#5 – The Macdonald-Cartier Parking Lot is Awesome (if you like waiting)

Ontario’s Highway 401, formally known at the Macdonald-Cartier Expressway, is an absolute shitshow from end to end. The 401 is Ontario’s, if not Canada’s, single most important roadway. It’s prone to closure as endless streams of 18-wheelers motor on despite drivers being exhausted or road conditions being terrible and terribly-addressed. Construction, confusion, and traffic snarls define this infamous roadway, but what few think about is the sheer mass of its largest segment, the part that balloons to become one of the largest freeways on Earth.

Spanning a disgusting 18 lanes at its greatest girth, this space-ruining clusterfuck turns into a parking lot basically whenever anything happens anywhere. One of the more substantial problems with the 401 is that it’s a crucial road for all traffic going from southwest to northeast in the province, meaning that it draws an absolutely astonishing number of cars – nearly 500,000 on its busiest segments drive it daily. Incumbent to a totally-unbalanced transit system are the inefficiencies – the legendary traffic snarls, the stress, the crashes, and the pollution are all the result of Toronto sprawling every possible direction into a suburban morass.

This of course doesn’t stop cakers from considering the consequences of mindlessly expanding sprawl and highways. Unfortunately they get the whole thing ass-wrong. To ask cakers the problem is that the 401 just isn’t wide enough yet. The whole thing is nigh-constantly being expanded, inducing more and more road traffic and thus more and more of the same problems as before. Normal people would step back and reconsider that just maybe crushing hundreds of millions of dollars of property value under an expensive-to-maintain highway system that doesn’t bring everyone into town very well wasn’t such a good idea. In fact, there are plenty of normal thinking people in AmeriKKKa, which is home to many cities trying different and innovative techniques to handle the growing problem associated with unbalanced transportation networks.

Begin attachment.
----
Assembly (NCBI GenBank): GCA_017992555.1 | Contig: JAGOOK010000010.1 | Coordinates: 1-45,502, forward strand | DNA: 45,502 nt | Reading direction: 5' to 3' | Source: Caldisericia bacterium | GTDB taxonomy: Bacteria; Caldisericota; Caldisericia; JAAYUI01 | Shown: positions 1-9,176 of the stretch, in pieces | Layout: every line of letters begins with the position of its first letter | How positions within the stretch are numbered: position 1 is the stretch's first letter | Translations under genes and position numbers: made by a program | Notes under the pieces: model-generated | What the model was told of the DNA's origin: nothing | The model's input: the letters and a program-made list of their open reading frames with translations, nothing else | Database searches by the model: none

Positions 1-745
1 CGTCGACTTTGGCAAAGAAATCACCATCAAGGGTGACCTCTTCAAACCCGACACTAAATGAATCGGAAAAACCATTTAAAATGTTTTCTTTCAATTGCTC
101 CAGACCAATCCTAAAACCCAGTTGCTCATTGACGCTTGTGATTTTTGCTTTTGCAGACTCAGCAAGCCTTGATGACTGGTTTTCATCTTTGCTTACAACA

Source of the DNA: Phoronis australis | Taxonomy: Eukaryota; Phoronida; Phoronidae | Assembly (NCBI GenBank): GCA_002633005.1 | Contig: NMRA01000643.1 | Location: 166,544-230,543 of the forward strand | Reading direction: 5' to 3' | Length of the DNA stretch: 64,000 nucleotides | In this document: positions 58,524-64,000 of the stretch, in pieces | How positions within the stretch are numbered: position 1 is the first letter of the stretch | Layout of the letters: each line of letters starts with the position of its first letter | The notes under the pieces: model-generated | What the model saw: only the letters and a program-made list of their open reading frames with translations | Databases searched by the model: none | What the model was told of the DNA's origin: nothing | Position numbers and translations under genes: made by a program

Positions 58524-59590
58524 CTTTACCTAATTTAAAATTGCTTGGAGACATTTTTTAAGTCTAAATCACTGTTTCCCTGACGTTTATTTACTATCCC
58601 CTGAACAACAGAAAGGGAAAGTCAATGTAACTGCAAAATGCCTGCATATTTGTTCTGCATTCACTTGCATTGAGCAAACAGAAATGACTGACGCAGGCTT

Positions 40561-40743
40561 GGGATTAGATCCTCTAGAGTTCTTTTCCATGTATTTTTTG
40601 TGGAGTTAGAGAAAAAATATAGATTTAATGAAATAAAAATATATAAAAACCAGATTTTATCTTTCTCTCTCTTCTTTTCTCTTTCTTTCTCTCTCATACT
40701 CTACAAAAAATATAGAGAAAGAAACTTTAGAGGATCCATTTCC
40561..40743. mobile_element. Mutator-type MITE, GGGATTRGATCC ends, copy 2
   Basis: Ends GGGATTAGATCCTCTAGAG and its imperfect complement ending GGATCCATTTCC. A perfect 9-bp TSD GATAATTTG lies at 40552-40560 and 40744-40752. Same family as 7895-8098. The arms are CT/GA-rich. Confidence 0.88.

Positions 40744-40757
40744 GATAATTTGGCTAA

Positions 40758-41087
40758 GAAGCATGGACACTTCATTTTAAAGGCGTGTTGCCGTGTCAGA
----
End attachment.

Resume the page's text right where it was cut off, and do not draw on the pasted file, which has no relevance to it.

Not so in Toronto, which is more concerned about incredibly-expensive subways to nowhere because suburban English Canadians want it that way. Canadians don’t build the kinds of environments that encourage people to not drive and they don’t get the idea that the car should not perhaps be the automatic default commuting tool. As an example of this, Toronto finally hooked its airport up to its downtown by a method that isn’t tempting death with poor driving skills and obscene traffic problems, and they demostrated a keen lack of comprehension as to the purpose of mass transit while doing it. They did this by initially charging $50 for the privilege of using the new train. To the airport. In 2015. They have since lowered the price because shockingly charging a fortune to use a basic service when the alternative is a cheaper driving trip turned out not to work.